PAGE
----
Manchester Orchestra

By paul

Andy chatted to Manchester Orchestra’s Chris Freeman after their set at Reading ’09.

PT; Hello, a quick introduction of who you are and what you do in Manchester Orchestra.

Chris: I’m Chris; I play keyboards, secondary drums and background vocals.

PT: How was the set for you?

Chris: The stage sound was a little bit weird, we had a bit of a rough start, but it was fun. We were surprised how many people were there. We were absolutely blown away.

PT: Have you guys got much experience playing festivals like this?

Chris: Sure, not in the UK but we’ve done the American circuit for a while – Lollapalooza, all the major festivals.

PT: Do you get affected by nerves at all on a show this size?

Chris: No, not really we’re not a nervous band. We all like playing, we like music and we all grew up very much in a performance atmosphere. Andy’s dad was a pastor so he was always in the limelight, I did like Michael Jackson tributes when I was twelve, so I think we’re all pretty used to it by now!

PT: Now you guys have been compared to everyone from Weezer to Brand New to Nirvana. How would you describe the Manchester Orchestra sound for someone who’s never heard you before?

Chris: For the most part I have a lot of issues with this! My mum’s in the business world and her associates will always ask, ‘what the band sounds like?’ and I always just say it’s kind of loud, fast, sometimes dark, sometimes not so dark.

PT: This September sees you release your second full length, ‘Mean Everything To Nothing’. It’s an incredibly ambitious record. Tell me about how it came together.

Chris: The writing process is really simple and easy. Andy brings in a song and we just mess with it as much as we can – we’d play it for an hour and go, ‘alright that was badass’, and then move on to the next thing. It’s funny because we wrote the whole record in a week. The recording process was much more difficult because Joe Chiccarelli, the producer, he’s a real 11am to 11pm guy. Work, work, work, work, work. We’re not that kind of band – he pushed us in a lot of ways to get good sounds and great performances. It was difficult, but it was definitely fun! I pulled my arm playing wall ball for the first day, so I was fucked for the first hour or so of every day, it hurt a lot!

PT: The first six tracks on the album all merge into one and it’s split into two distinct sections. What’s the idea behind this? What made you decide to arrange the album in such a way?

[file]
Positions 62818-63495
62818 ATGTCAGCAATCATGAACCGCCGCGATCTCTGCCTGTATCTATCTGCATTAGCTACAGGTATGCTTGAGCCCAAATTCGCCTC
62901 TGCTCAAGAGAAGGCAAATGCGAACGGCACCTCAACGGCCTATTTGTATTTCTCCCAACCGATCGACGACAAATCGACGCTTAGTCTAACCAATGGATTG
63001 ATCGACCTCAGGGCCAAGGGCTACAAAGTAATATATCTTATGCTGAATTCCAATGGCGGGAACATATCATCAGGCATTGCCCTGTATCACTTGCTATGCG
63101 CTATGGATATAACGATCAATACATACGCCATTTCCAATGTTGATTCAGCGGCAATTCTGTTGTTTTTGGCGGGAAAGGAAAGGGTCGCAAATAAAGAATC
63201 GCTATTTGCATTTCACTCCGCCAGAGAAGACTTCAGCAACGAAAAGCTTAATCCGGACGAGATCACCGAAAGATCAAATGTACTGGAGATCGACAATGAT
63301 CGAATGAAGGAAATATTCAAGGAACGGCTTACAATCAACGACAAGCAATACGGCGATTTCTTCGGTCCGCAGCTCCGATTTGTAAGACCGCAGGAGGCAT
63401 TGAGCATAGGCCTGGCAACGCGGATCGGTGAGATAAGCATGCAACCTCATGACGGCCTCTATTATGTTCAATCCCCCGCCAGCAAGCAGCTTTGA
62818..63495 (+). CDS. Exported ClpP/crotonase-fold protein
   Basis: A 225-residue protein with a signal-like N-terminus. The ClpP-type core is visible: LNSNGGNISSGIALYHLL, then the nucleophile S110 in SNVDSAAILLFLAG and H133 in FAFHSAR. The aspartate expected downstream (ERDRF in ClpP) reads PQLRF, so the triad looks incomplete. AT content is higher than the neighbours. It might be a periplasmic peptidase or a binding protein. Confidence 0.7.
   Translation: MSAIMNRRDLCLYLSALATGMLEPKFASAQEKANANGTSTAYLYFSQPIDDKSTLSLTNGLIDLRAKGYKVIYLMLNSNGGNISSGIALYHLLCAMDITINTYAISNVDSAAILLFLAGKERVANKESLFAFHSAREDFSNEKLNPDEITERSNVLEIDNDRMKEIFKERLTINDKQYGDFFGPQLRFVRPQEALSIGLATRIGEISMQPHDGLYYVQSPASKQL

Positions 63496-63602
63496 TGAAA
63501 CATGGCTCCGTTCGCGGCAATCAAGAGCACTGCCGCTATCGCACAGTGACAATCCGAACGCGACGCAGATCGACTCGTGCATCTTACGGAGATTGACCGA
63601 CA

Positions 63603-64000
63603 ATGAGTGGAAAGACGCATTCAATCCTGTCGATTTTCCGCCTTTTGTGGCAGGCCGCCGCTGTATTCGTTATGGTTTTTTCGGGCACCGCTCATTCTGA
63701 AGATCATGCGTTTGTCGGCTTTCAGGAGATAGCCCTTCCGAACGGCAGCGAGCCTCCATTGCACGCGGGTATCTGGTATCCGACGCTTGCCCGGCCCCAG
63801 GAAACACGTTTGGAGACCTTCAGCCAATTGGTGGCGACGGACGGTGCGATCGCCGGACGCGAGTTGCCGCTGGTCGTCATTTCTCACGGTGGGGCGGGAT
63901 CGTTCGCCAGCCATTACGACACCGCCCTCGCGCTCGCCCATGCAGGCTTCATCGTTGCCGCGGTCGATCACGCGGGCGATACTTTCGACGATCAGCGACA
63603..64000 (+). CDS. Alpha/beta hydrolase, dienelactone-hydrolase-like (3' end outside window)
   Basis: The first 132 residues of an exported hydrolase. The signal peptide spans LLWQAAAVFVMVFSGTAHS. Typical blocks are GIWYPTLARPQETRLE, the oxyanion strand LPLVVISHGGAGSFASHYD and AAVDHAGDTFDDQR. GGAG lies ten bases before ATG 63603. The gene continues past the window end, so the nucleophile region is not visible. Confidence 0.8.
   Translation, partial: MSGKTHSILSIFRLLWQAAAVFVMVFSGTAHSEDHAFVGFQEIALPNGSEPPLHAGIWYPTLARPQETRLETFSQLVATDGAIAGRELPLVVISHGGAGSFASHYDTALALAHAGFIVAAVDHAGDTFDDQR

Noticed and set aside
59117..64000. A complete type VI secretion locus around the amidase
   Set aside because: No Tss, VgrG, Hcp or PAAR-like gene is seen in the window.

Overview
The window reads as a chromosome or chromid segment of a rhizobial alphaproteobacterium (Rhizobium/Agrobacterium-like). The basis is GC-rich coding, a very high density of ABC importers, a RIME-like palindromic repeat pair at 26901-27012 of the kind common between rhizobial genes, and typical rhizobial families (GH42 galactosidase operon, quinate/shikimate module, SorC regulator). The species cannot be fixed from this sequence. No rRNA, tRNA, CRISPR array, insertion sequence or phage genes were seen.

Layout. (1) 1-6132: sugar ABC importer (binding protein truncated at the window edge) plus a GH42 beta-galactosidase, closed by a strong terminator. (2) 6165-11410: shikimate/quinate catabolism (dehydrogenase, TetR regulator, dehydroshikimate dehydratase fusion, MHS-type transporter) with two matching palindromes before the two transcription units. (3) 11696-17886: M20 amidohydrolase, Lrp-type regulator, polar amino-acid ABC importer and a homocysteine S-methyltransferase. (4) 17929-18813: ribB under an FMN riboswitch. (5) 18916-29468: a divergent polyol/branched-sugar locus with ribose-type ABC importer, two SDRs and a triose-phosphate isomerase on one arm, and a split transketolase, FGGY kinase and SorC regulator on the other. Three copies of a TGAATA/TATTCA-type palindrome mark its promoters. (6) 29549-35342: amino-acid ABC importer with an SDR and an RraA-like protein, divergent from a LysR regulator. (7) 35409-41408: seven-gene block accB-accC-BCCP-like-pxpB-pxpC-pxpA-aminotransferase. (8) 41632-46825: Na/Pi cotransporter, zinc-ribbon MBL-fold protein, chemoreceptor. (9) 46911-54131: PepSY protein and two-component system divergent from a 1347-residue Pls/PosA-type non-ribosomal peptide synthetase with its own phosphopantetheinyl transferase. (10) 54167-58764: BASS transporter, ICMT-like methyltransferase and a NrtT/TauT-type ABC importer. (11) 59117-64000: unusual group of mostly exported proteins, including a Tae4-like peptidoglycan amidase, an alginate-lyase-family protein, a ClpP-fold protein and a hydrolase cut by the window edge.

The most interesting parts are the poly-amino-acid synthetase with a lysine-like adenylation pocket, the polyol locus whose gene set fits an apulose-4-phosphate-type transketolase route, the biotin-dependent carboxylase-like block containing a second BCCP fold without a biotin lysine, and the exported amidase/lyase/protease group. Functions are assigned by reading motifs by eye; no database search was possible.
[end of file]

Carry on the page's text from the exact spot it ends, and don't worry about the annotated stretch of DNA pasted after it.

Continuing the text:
Chris: That was all very consciously done. The first half depicts being on the road and the stress and hecticness of that. The second half, right when ‘Hot One’ comes in – that’s the only break on the album. After that it’s more about being at home, the weirdness of coming home after being on tour for so long and the ideas of getting back in touch with your friends and loved ones. Half the guys in the band are married so it’s always weird coming home.

PT: Do you get homesick when you’re out on the road?

Chris: Yeah. My parents live in Ohio and I live in Atlanta so it’s difficult to feel homesick as I don’t really have anybody ‘at home’, but we try to always make sure we’re in contact with those people that we love. We call our girlfriends, wives or whatever once every two days to get out of our own little touring bubble!

PT: You made a pretty groundbreaking video series to accompany the album. Talk me through how that came about and what it was like to create?

Chris: That was Brad, our manager’s idea. The guys who did it shot a video for our last record, and we decided that we wanted to have somebody take our record, and have a vision of it, like a visual interpretation. We pretty much let them do what they wanted. They’d send us rough edits and we’d say yes or no and that was it. It was what they felt visually when they heard our record. It’s a cool kind of art form I think as opposed to doing something like remixing the album.

PT: You’re back over here in October with Biffy Clyro. Are you big fans of those guys?

Chris: You know we did a tour with them in the US, and they were second of four on the bill, and we were main support to Say Anything, and we were just totally blown away by them. We didn’t know they were massive over here! In the States, nobody really knows who they are – they were riding in a tour bus and we were in a van and we just couldn’t understand how they were affording it! They’re really sweet guys though and great music, so looking forward to it. We’re stoked!

PT: Do you get much chance to see other bands when you’re playing a festival like this?

Chris: Festivals are difficult to see other bands, you know? It’s kind of like a high school reunion in a lot of ways, because we all hang out but it’s difficult to see everyone play because it’s all so crazy. I think we’re going to hang out with Kings Of Leon a little bit, we’re good friends with those guys, and hopefully go see Soulsavers too, really want to see them!

Try these three interviews

Interview: Greywind [Reading 2016]

Interview: Arcane Roots [Reading 2016]

Interview: Trash Boat [Reading 2016]